By Martin Heale

Even supposing thousands of based priories have been based throughout medieval Europe, they continue to be little studied and lots more and plenty misunderstood. this primary full-length research of the background of the one hundred forty or so daughter homes of English monasteries takes factor with the orthodox opinion that they have been essentially administrative in functionality. the writer starts by way of reading the explanations for the root of those monasteries (frequently at the initiative of neighborhood landowners, or to foster very important neighborhood cults centering on relics of images), and the family among established priories and their mom homes, bishops and consumers. He is going directly to examine daily life in cells, the priories' interplay with their neighbours, their position within the area people, and their monetary viability. the bizarre trend of dissolution of those homes can be printed. all through, Dr Heale argues that the established priories sheds loads of mild at the international of the small spiritual apartment, and means that those shadowy associations have been way more primary to medieval faith and society than has been liked.

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In many instances, therefore, it is possible to judge with some confidence who was primarily responsible for the priory, which is a vital first step in assessing the likely reasons for the foundation. Economic Reasons In the eyes of many historians, the daughter house was first and foremost an administrative tool. As we have seen, this was overwhelmingly the view of Professor Knowles, whose judgements remain highly influential today in writings on medieval monasticism. 34 All these writers couple together alien and English dependencies in their analyses without considering whether the two were necessarily alike.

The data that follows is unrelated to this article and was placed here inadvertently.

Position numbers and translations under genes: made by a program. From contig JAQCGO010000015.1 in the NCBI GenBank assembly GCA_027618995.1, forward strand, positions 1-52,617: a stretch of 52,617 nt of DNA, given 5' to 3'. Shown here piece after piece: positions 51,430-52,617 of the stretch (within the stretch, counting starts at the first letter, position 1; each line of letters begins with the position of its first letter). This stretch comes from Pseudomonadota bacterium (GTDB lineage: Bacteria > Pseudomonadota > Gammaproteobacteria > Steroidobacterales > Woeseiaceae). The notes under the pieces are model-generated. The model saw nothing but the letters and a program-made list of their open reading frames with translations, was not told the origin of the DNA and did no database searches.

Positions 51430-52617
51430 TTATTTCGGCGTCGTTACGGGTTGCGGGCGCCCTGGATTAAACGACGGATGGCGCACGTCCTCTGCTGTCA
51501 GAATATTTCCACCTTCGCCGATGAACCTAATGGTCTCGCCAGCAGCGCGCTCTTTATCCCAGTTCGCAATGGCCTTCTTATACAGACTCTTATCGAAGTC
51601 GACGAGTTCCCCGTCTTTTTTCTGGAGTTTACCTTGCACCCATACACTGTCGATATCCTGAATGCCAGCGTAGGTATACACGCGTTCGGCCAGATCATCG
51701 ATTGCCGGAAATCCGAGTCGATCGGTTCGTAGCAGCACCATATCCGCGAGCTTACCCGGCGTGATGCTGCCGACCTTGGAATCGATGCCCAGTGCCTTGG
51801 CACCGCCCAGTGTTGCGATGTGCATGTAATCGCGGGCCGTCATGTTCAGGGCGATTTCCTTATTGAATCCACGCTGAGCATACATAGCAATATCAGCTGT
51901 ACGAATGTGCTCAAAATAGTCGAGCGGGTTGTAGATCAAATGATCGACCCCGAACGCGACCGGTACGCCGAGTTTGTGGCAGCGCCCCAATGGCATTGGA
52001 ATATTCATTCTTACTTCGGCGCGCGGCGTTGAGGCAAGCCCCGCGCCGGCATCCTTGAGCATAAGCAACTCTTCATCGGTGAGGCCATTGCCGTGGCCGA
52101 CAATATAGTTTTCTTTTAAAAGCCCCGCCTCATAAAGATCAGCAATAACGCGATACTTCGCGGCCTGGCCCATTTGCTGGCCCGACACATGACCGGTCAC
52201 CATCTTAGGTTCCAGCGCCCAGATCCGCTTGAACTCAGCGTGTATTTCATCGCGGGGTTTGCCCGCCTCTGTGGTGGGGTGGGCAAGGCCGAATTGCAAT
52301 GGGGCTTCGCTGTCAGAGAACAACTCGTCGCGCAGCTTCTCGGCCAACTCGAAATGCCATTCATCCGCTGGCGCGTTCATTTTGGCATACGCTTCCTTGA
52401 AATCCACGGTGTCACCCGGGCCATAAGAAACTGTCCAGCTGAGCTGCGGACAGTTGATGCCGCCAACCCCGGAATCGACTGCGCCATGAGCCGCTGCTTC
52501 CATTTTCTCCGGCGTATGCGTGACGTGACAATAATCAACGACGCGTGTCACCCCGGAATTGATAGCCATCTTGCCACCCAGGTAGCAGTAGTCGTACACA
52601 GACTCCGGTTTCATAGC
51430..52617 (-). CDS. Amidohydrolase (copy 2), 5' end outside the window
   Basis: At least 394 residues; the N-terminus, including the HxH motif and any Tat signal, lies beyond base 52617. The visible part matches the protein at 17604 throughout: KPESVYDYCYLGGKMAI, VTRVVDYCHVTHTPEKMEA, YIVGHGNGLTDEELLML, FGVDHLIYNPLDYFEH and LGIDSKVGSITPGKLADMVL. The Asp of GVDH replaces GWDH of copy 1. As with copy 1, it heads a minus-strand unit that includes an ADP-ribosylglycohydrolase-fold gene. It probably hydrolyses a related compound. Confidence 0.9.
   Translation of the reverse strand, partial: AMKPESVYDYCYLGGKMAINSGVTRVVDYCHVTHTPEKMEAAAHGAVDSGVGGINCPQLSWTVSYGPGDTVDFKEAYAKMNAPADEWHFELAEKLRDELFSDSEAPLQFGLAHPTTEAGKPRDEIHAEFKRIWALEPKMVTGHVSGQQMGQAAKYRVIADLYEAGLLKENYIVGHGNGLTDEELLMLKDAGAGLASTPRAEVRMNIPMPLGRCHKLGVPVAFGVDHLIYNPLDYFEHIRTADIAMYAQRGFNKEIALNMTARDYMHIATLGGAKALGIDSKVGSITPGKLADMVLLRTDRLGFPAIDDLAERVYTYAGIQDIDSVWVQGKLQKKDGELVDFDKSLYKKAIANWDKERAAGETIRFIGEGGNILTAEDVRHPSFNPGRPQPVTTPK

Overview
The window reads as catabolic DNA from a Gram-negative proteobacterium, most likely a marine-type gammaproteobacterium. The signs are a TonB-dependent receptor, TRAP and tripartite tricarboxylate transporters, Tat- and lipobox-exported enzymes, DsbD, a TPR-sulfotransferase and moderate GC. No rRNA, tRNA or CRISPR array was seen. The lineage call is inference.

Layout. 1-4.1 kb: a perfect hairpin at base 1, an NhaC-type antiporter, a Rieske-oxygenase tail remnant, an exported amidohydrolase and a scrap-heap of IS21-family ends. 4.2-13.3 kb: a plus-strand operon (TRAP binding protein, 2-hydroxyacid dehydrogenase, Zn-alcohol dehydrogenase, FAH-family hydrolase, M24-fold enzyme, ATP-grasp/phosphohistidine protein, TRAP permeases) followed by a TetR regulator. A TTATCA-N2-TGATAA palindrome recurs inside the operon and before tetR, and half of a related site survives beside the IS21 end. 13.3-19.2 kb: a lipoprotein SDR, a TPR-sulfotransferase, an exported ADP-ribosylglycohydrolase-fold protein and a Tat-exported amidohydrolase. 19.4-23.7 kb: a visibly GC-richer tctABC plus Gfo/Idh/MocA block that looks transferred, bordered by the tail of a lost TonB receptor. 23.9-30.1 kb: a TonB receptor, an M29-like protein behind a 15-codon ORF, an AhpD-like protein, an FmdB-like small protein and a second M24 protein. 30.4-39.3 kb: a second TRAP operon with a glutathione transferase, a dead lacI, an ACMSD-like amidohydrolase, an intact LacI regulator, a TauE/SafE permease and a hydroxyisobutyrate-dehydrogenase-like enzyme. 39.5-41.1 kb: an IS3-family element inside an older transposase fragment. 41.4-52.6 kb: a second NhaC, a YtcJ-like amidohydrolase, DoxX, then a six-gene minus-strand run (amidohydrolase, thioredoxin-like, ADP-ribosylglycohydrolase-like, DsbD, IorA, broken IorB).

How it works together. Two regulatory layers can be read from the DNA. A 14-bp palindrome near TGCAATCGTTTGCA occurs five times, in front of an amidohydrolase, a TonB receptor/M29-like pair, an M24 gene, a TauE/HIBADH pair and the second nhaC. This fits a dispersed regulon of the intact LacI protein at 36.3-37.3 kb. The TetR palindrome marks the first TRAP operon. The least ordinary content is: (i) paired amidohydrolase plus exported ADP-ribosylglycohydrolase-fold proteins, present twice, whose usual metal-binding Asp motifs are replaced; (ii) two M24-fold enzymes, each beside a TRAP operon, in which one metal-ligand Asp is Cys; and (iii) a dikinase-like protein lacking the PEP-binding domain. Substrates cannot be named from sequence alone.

This remarkable expansion proceeded in a haphazard manner and the Cluniac body remained relatively decentralised under St Hugh. A number of houses subject to Cluny retained the status of abbeys and in practice enjoyed considerable independence. Many others were essentially economic units, established to manage outlying estates, rather than priories. But although the Cluniacs had not by this time established a ‘highly organised, strictly centralised system’ by later monastic standards,17 the ties binding its many daughter houses to Cluny by the end of the eleventh century were far stronger than those linking the much looser confederations of houses that had come before.

320–1. The Register of St Benet Holme, 1020–1210, ed. J. R. West, 2 vols, Norfolk Record Society, ii–iii (1932), I, no. 159, pp. 89–90. There were twelve monks at ‘Wisseta’ in 1086 (Rumburgh lay in the parish of Wisset): Domesday Book, ed. A. Farley and H. Ellis, 4 vols (HMSO, 1783–1816), II, p. 293a. Knowles and Hadcock, pp. 58–9, 77–8. The ‘cell’ of Bury St Edmunds at Thetford, however, does not seem to have been occupied by monks of the abbey: Mon. , III, pp. 477–8, no. 1. Liber Eliensis, ed.

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